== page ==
After finishing our Salar trip in Uyuni, we set off to Potosi. Potosi is a UNESCO World Heritage Site, as well as one of the highest cities in the world sitting at 4,090 meters (13,420ft). Potosi was founded in 1545 as a mining town and became extremely wealthy since it lay beneath the Cerro de Potosi, a mountain with an abundance of silver ore. Potosi was the major supplier of silver for Spain during the period of the New World Spanish Empire.
Even though it has depleted, the mountain is still mined for silver today and one of the main attractions for tourists in Potosi is a tour of the mines. On our first full day in Potosi (we arrived in the evening on Saturday), Danielle came down with some sort of flu-like illness. She wasn’t sure if she was going to go on a tour, but on the following day, she felt much better and decided to join us. However, I had woken up feeling not the greatest.
(A view of Potosi)
The tour begins at the shop where everyone gets dressed in appropriate protective miner gear, including a bandana to help with the dust (the gun was just for a photo op and was not carried into the mines…). After getting suited up, we headed to the miners market to buy gifts for the miners. Danielle and I both purchased a stick of dynamite (for $3), juice and coca leaves to give to the miners as presents.
(Dressed in our gear)
(miner gifts: dynamite stick, juice & coca leaves)
Following the miners market, we headed to the refinery to learn how they process the minerals found in the mines. During the refinery portion of the tour, I was starting to get hit full on with chills and what felt like a fever. About to head into a mine for the next two hours is not really the most ideal time to start feeling sick.
From the refinery, we headed to the mine. By this point, I felt like total crap, but I had paid for the tour so I decided to try and power through. As we entered the mine, the first 100m or so was quite chilly, dark and you were forced to walk hunched over for a majority of the time to avoid hitting your head.
Then the mine started to get a little smaller and you could tell you were descending into the mountain as it started to get incredibly hot. This was the point that I freaked out. Anxiety kicked in as I was not able to breathe properly, combined with feeling like my fever, chills and aches had taken full control of my body, I burst into tears.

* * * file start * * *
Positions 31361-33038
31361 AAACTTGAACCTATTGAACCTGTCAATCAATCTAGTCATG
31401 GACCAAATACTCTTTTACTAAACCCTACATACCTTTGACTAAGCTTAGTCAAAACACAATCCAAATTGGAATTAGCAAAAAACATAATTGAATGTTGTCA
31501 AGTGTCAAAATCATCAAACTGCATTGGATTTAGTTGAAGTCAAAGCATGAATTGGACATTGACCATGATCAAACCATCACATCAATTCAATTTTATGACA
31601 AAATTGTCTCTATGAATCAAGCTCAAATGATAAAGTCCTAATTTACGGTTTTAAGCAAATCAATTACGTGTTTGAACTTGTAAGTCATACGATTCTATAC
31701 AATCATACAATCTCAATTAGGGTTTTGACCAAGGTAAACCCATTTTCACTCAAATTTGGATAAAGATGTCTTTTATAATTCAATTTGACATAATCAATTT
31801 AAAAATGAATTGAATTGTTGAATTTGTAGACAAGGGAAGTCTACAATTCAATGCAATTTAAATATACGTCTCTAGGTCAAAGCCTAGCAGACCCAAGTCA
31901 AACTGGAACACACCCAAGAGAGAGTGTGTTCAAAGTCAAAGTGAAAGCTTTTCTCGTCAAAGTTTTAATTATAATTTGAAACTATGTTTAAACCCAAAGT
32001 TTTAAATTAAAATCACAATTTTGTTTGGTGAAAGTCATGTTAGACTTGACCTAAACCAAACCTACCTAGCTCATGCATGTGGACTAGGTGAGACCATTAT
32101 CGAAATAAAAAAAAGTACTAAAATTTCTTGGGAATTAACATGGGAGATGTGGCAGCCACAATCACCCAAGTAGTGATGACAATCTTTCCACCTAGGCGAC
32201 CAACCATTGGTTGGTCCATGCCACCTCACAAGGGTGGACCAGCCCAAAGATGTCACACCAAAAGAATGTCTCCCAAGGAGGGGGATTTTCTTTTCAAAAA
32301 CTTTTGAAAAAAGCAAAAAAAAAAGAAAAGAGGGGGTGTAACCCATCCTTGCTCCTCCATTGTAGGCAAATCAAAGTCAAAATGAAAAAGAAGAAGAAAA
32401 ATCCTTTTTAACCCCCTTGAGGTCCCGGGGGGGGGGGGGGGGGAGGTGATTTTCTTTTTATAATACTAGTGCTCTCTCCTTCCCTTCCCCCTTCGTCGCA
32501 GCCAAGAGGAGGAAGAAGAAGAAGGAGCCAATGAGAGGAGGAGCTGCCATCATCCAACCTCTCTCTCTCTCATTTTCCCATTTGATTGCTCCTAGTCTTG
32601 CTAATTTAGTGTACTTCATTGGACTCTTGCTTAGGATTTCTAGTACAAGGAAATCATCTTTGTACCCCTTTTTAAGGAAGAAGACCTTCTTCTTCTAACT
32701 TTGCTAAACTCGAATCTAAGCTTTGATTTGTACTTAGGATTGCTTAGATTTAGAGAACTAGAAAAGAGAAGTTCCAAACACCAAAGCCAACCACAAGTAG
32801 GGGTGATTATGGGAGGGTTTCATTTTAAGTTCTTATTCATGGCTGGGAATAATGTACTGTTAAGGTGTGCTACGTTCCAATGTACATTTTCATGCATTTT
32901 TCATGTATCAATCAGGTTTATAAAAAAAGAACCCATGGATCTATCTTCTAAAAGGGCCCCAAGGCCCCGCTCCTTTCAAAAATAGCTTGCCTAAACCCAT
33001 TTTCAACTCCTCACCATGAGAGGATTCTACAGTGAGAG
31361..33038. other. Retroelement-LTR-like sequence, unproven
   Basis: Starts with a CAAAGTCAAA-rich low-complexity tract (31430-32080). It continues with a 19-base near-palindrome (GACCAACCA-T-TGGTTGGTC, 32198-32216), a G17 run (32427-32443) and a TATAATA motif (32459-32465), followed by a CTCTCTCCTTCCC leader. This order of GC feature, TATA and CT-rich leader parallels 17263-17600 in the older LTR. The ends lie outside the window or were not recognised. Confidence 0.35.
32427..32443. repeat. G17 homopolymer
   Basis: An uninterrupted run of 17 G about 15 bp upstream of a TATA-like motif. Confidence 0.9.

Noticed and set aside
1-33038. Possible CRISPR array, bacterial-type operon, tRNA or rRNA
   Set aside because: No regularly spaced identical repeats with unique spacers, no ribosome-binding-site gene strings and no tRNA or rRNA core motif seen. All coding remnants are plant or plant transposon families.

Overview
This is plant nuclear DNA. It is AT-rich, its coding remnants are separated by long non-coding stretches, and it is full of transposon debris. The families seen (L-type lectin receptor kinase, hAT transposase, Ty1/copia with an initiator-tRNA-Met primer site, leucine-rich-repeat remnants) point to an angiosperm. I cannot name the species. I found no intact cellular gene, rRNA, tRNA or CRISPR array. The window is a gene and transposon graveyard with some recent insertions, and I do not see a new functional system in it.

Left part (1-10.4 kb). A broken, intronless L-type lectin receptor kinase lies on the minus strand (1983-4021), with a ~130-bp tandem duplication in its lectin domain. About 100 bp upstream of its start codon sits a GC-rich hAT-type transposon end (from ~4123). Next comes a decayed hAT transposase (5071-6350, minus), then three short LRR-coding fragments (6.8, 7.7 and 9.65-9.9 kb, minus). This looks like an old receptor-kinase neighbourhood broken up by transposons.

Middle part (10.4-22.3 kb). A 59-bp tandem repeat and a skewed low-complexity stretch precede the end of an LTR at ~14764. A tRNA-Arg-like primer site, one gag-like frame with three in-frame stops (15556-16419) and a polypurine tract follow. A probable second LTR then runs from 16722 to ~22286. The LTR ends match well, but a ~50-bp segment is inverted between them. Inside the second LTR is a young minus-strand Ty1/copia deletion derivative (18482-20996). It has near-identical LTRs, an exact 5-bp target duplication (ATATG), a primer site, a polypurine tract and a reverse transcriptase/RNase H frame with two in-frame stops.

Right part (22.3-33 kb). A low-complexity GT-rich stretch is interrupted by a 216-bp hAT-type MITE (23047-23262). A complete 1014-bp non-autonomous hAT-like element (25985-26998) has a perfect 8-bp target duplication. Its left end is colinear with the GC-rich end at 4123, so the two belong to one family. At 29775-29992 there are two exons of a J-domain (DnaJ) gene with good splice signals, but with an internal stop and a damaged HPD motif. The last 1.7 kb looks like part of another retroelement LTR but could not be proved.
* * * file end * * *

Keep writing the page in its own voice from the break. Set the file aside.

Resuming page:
The secondary guide kindly took me out of the mine (back through the same way we came) and showed me El Tio, the spirit of the mines, since he was located near the exit. Miners pay special tribute to Tio and give offerings of alcohol, coca, cigarettes, amongst other things, in return for his goodwill and blessings of good health and fortune in the mines. As I waited for the others on a bench outside the mines, tears streaming down my face and shivering, the sweet miners outside came over, offered me candy and then a bed to lay down on in their little room, after I explained to them in my broken Spanish that I was sick. I fell in and out of sleep for the next hour and a half while the group finished the tour of the mines.
I just wanted to get the heck out of Potosi, out of the cold (our hostel dorm room was particularly cold and drafty) and to the slightly lower altitude of Sucre. Thankfully, we were able to get on the 5pm bus to Sucre. Although I did cry in the bus station as well because my bag felt like it weighed a million pounds and my body ached so badly. All I wanted at that moment was to be at home, on the couch watching movies and have my mom bring me Sprite and toast. It doesn’t matter if I’m almost 31 (gasp!!!), when I’m feeling sick (especially the flu), all I want is my mom to take care of me. We made it to Sucre that evening and I went straight to bed, in a room that was, thankfully, warm and not drafty.
(El Tio with his offerings)